p-education-msg - 5/26/00
Comments and descriptions of period education.
This file is a collection of various messages having a common theme that I have collected from my reading of the various computer networks. Some messages date back to 1989, some may be as recent as yesterday.
This file is part of a collection of files called Stefan's Florilegium. These files are available on the Internet at: http://www.florilegium.org
I have done a limited amount of editing. Messages having to do with separate topics were sometimes split into different files and sometimes extraneous information was removed. For instance, the message IDs were removed to save space and remove clutter.
The comments made in these messages are not necessarily my viewpoints. I make no claims as to the accuracy of the information given by the individual authors.
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Mark S. Harris AKA: THLord Stefan li Rous
Stefan at florilegium.org
Date: Sat, 14 Jun 1997 03:25:53 -0500
To: kmlott at prodigy.net, ansteorra at eden.com
From: gunnora at bga.com (Gunnora Hallakarva)
Subject: standards and requirements for T.I.
> I was wondering if anyone could private email me the standards and
> requirements for such a paper... on the topic of the evolution of children's
> literature in the middle ages. I know that there was not much until the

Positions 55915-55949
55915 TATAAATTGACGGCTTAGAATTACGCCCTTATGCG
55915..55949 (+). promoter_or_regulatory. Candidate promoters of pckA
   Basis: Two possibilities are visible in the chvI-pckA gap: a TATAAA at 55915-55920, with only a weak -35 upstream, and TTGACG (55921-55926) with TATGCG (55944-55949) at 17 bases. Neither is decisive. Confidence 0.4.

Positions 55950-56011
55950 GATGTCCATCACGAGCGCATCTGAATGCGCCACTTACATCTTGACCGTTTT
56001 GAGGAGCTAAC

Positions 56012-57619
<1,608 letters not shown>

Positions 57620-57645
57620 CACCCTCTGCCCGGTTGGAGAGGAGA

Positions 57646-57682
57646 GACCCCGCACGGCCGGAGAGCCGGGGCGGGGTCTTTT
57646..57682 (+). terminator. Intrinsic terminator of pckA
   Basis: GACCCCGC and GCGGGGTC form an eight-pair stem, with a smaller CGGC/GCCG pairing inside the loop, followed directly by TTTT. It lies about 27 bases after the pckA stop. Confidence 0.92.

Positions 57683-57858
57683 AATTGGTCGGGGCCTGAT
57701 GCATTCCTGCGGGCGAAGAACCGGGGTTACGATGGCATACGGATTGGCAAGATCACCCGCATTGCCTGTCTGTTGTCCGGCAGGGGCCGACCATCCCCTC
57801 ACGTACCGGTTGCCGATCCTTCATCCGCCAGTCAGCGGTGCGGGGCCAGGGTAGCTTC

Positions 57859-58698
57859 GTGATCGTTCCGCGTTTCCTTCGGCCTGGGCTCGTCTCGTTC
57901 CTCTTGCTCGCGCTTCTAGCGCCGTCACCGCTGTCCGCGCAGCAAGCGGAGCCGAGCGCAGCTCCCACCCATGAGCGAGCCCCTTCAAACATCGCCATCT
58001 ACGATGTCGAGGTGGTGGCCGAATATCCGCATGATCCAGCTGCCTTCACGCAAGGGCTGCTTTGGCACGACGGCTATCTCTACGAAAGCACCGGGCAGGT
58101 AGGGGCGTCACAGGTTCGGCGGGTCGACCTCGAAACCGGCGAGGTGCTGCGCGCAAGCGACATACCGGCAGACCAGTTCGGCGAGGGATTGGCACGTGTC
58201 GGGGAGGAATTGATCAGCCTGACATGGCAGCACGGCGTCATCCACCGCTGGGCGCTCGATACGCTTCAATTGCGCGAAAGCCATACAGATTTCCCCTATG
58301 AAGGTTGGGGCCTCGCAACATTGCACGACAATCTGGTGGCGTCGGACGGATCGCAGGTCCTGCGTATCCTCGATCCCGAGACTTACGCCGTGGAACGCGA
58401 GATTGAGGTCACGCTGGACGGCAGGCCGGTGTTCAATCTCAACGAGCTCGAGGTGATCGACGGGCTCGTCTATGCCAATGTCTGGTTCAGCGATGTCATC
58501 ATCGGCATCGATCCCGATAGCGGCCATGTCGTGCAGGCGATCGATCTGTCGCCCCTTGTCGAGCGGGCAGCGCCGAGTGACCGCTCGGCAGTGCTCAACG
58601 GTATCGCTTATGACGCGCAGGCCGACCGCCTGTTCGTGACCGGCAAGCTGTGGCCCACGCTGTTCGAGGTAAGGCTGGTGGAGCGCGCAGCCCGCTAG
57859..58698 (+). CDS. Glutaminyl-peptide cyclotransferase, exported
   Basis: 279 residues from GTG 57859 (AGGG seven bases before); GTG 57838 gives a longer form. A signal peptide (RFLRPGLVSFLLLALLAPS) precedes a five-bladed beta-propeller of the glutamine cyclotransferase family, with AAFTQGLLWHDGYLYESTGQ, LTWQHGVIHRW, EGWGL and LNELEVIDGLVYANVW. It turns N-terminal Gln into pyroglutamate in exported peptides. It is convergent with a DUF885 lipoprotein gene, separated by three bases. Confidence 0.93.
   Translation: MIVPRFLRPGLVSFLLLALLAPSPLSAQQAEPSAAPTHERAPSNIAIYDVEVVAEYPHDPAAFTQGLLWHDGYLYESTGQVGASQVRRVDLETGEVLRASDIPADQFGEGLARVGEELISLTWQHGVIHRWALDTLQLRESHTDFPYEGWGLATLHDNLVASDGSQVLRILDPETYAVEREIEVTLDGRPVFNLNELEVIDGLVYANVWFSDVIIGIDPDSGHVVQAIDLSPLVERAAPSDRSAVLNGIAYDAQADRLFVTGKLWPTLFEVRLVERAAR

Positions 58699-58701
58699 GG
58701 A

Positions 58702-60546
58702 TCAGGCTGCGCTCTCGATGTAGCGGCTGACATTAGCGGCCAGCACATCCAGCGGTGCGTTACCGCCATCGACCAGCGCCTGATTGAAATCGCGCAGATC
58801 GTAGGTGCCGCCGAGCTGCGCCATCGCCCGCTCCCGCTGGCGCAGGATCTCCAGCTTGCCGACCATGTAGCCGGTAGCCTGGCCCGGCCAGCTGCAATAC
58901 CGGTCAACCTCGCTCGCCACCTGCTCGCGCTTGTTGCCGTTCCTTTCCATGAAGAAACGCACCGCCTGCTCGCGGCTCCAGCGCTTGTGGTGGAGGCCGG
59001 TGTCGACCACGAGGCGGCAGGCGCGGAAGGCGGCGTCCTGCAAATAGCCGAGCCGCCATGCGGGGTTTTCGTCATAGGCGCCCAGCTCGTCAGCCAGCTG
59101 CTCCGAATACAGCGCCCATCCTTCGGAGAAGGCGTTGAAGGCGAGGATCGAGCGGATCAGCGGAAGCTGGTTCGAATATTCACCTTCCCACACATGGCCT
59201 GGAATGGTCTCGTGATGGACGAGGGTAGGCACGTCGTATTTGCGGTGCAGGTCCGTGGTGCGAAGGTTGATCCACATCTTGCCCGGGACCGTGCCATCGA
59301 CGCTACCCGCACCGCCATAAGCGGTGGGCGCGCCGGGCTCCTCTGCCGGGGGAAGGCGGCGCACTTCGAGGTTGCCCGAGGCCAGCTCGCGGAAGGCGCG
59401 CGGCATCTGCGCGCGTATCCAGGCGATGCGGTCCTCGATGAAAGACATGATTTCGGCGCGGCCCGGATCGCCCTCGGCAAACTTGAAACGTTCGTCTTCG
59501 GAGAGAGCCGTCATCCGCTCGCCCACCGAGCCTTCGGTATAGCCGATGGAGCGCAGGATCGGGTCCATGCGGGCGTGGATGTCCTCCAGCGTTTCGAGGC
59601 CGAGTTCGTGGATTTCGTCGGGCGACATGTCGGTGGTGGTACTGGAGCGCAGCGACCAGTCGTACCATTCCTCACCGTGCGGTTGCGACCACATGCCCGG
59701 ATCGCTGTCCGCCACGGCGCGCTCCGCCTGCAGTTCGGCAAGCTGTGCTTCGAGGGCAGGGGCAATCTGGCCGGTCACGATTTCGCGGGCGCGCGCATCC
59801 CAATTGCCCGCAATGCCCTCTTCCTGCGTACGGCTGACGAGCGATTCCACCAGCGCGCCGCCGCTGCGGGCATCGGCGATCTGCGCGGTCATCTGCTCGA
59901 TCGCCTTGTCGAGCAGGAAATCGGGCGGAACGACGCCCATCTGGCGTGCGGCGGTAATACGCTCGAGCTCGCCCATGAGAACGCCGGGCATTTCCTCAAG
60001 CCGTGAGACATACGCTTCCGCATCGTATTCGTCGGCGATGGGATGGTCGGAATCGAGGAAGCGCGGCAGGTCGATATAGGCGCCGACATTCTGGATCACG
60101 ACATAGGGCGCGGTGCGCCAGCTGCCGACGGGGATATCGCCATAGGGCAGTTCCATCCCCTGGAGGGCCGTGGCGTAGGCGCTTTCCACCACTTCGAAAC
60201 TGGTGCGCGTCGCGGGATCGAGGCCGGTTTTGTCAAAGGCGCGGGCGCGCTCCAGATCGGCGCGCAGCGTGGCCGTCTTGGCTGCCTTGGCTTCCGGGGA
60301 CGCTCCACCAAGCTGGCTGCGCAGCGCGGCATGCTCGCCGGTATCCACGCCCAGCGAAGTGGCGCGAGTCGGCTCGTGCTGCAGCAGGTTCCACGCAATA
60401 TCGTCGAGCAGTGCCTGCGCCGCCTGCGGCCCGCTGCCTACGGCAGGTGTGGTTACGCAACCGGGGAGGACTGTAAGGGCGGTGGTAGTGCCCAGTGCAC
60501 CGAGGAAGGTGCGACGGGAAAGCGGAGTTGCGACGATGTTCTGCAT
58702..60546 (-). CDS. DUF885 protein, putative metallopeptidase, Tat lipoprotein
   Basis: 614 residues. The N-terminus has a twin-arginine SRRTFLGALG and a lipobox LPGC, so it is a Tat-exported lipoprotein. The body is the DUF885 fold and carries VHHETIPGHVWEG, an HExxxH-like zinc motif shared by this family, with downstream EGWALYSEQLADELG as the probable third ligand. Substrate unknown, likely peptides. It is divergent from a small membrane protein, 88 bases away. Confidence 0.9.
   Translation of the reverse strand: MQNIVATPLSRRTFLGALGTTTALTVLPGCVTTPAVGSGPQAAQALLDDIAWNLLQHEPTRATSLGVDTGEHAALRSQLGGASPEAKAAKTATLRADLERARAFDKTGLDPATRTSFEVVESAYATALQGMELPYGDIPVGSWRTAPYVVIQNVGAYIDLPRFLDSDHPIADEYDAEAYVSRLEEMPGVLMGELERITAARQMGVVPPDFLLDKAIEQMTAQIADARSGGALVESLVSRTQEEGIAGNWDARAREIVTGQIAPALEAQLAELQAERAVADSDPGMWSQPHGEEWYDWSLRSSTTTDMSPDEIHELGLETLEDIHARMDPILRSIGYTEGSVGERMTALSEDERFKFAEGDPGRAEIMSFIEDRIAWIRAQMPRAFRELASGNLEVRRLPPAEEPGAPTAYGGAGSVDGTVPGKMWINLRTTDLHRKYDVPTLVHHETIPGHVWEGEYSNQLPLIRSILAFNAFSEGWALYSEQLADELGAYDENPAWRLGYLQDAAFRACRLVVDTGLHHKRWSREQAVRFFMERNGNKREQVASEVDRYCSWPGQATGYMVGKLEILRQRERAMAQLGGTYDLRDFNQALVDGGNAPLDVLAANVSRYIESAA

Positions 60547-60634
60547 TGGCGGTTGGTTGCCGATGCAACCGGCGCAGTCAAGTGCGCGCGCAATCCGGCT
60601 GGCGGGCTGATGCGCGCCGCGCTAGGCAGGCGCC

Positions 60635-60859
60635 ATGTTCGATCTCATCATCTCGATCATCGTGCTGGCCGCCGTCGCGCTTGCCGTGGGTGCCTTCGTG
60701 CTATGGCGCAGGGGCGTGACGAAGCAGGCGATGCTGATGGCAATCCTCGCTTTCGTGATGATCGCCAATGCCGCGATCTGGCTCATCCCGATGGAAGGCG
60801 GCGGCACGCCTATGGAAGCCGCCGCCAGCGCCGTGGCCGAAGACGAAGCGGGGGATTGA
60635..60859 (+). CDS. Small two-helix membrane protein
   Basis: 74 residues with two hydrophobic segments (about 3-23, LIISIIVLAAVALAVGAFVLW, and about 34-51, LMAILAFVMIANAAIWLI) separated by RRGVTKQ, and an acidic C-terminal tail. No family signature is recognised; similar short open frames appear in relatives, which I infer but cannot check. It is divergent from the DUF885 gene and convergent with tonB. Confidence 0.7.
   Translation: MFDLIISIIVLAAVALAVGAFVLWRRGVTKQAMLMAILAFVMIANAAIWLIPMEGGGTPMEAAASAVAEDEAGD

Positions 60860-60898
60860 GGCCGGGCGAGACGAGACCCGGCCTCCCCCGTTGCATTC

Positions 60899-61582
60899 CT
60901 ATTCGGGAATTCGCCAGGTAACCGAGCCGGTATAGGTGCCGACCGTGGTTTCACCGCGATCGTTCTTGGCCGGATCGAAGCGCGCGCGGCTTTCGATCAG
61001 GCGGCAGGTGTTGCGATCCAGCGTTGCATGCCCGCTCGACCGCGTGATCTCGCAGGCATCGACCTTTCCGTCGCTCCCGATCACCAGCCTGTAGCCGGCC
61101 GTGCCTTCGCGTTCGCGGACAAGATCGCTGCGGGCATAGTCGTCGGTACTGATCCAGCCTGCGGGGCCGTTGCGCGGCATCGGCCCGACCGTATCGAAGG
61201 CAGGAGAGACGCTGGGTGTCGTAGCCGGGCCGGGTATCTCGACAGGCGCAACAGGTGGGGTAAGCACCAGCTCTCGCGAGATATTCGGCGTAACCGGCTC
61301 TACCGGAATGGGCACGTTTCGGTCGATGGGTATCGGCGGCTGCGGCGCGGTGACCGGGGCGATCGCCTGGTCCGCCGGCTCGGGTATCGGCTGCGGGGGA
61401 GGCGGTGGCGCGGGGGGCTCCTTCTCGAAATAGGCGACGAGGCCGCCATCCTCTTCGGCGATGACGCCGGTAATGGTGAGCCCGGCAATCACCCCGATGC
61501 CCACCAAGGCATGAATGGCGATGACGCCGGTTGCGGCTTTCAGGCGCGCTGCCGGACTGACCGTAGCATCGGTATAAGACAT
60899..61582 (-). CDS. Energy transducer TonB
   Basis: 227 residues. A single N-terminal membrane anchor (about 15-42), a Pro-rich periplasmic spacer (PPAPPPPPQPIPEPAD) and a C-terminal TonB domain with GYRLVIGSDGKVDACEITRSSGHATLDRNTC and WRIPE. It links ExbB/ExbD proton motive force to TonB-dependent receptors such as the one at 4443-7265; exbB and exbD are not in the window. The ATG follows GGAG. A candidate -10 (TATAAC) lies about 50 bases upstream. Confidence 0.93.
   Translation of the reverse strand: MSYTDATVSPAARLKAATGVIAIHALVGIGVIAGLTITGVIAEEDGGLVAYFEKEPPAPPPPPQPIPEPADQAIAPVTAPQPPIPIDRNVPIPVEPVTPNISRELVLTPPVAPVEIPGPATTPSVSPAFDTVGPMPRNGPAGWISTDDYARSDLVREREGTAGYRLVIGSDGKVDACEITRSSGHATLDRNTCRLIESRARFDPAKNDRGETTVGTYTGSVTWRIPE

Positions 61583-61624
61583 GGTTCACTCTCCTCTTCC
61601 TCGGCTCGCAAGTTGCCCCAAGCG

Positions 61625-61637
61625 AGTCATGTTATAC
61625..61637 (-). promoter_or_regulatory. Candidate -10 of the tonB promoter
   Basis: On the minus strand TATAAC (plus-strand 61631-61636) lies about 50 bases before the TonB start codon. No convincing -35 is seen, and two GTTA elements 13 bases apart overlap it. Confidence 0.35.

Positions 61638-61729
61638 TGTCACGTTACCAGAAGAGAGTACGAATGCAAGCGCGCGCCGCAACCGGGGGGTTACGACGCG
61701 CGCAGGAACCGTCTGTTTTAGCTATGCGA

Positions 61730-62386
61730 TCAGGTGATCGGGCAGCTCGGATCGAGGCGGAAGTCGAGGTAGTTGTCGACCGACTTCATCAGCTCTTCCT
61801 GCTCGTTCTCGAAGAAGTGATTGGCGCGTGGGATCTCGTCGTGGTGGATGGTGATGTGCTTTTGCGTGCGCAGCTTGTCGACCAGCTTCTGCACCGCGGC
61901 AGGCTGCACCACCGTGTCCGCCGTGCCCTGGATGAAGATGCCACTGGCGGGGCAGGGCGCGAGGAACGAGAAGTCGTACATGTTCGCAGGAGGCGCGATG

> late 16th century, but hopefully I'll be able to dig up enough information.
I think this is a topic that may be of interest to more than a few people on
the Ansteorra list, so I am addressing this both to you and back to the
list. The comments that follow are appropriate for any SCA research paper,
whether submitted to Tournaments Illuminated, the Compleat Anachronist, a
local group's newsletter, or as an Arts and Sciences entry.
<snip of comments on writing papers and articles for the above publications.>
OK, that covers the basics of what is required for a T.I. article submission.
As for your topic, don't forget that scholastic materials are "children's
literature." What is considered important for children to learn speaks much
about the culture and the role of children within it. I am sure that others
on the list will have suggestions for sources.
I have one suggestion: an example of an educational item might be Aelfric's
Colloquy, which is a student's excercise that was preserved in both Old
English and in Latin. Translations are available in English in a number of
collections of Anglo Saxon literature. The text in Old English with wave
files for pronunciation of the Colloquy can be found at
An example of some of the text:
Pupils: Oh master, we children beg that you will teach us to speak
correctly, because we are unlearned and speak badly.
Master: What do you want to talk about?
Pupils: We don't care what we talk about, as long as it is accurate and
useful conversation, not frivolous or filthy.
Master: Are you prepared to be beaten while learning?
Pupils: We would rather be beaten for the sake of learning than be
ignorant. But we know that you are kind and unwilling to inflict blows on us
unless we compel you to.
(from this point the dialog goes to each "student" in a number of
professions, asking what they do and how they do their jobs, finally
returning to the pupil/master dialog)
Master: Oh, boys, how do you like this speech?